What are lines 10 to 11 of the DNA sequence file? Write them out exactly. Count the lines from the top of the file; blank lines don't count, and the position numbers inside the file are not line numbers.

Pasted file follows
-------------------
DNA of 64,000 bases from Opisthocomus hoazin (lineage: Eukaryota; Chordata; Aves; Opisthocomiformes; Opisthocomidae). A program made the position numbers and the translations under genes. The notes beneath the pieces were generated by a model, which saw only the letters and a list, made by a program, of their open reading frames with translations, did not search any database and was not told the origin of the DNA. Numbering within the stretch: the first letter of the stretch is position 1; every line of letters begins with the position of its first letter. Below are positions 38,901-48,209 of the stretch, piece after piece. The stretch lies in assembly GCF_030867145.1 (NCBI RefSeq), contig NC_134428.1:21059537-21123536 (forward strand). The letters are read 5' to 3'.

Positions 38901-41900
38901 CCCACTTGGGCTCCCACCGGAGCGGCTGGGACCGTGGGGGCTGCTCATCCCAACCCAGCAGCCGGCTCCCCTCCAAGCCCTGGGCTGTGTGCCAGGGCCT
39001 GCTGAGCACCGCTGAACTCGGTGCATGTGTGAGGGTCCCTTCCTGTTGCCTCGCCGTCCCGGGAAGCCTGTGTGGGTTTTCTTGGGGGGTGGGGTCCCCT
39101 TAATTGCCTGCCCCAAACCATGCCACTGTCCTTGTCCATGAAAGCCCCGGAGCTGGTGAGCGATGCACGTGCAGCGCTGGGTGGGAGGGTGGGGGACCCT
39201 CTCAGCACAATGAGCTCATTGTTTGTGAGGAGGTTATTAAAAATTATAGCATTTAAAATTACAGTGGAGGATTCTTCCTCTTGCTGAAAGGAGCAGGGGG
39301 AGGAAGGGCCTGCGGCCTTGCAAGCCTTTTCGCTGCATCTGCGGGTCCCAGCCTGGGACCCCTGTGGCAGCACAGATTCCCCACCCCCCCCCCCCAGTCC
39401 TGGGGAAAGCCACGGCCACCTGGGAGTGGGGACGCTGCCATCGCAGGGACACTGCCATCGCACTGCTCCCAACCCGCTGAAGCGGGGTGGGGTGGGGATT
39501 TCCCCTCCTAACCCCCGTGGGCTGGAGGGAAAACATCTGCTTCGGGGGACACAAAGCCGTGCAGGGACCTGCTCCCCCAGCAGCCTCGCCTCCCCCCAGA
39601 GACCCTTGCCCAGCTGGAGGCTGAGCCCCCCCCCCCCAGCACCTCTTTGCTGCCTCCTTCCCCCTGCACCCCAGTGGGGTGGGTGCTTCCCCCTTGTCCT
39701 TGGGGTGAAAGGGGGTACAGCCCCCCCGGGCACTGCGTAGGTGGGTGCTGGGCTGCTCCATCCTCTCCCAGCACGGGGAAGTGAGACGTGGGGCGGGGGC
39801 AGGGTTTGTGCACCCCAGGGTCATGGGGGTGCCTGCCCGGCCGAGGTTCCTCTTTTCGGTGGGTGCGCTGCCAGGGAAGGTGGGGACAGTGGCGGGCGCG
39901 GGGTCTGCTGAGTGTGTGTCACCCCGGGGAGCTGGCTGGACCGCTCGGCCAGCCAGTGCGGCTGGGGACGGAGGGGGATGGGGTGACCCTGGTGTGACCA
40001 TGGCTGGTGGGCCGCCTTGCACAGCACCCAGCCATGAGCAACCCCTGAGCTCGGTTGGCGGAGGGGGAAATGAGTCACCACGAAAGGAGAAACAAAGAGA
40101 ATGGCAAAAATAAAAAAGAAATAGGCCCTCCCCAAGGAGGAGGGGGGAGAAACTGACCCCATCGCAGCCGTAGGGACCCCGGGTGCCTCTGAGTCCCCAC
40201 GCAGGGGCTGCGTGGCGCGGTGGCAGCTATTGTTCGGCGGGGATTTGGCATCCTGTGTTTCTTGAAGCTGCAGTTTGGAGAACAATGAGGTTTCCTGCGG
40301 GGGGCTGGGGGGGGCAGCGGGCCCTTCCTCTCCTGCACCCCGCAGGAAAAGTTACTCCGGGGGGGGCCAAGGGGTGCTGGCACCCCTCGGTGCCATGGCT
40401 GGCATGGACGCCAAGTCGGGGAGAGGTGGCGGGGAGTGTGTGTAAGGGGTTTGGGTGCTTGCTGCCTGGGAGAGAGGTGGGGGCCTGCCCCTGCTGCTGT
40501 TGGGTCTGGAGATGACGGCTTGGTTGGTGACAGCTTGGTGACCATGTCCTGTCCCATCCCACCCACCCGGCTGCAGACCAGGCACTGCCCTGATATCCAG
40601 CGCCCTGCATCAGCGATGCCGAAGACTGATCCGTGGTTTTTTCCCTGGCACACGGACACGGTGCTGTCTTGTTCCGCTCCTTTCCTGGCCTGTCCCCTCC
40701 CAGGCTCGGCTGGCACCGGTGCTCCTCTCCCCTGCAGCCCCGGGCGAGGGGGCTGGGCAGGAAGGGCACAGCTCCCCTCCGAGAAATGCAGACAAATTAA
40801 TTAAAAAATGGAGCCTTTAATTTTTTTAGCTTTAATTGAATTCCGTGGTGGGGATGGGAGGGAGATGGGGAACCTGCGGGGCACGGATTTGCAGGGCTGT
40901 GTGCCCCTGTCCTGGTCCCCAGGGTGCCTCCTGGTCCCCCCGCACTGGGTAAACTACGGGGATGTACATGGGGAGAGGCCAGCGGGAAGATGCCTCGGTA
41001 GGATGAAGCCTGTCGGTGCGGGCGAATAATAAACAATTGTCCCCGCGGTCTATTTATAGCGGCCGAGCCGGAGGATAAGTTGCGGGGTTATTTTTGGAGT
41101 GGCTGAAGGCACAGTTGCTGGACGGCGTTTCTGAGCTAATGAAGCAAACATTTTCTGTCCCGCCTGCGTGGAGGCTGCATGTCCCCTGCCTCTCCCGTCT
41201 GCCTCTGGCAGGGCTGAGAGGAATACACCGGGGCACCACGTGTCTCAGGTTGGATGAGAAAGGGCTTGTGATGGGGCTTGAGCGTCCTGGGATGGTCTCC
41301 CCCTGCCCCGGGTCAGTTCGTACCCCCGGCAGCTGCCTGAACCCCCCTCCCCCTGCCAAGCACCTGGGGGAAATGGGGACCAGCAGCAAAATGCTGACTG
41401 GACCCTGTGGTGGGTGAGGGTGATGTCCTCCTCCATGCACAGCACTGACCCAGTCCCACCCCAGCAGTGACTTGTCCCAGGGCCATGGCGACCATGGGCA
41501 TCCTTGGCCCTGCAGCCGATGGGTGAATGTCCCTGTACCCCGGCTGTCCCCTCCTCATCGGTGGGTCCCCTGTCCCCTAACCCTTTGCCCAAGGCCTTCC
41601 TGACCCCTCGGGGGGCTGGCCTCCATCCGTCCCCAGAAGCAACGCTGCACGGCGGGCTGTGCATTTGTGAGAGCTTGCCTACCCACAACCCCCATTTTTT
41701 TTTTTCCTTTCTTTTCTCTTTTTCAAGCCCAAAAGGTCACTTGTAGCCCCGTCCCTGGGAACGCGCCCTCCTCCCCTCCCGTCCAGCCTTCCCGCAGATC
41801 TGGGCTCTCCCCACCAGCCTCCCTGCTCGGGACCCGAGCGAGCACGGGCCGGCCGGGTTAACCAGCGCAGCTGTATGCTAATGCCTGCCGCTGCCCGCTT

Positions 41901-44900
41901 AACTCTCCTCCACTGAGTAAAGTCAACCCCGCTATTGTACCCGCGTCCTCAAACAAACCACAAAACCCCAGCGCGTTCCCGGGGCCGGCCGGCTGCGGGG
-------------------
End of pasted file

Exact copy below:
39601 GACCCTTGCCCAGCTGGAGGCTGAGCCCCCCCCCCCCAGCACCTCTTTGCTGCCTCCTTCCCCCTGCACCCCAGTGGGGTGGGTGCTTCCCCCTTGTCCT
39701 TGGGGTGAAAGGGGGTACAGCCCCCCCGGGCACTGCGTAGGTGGGTGCTGGGCTGCTCCATCCTCTCCCAGCACGGGGAAGTGAGACGTGGGGCGGGGGC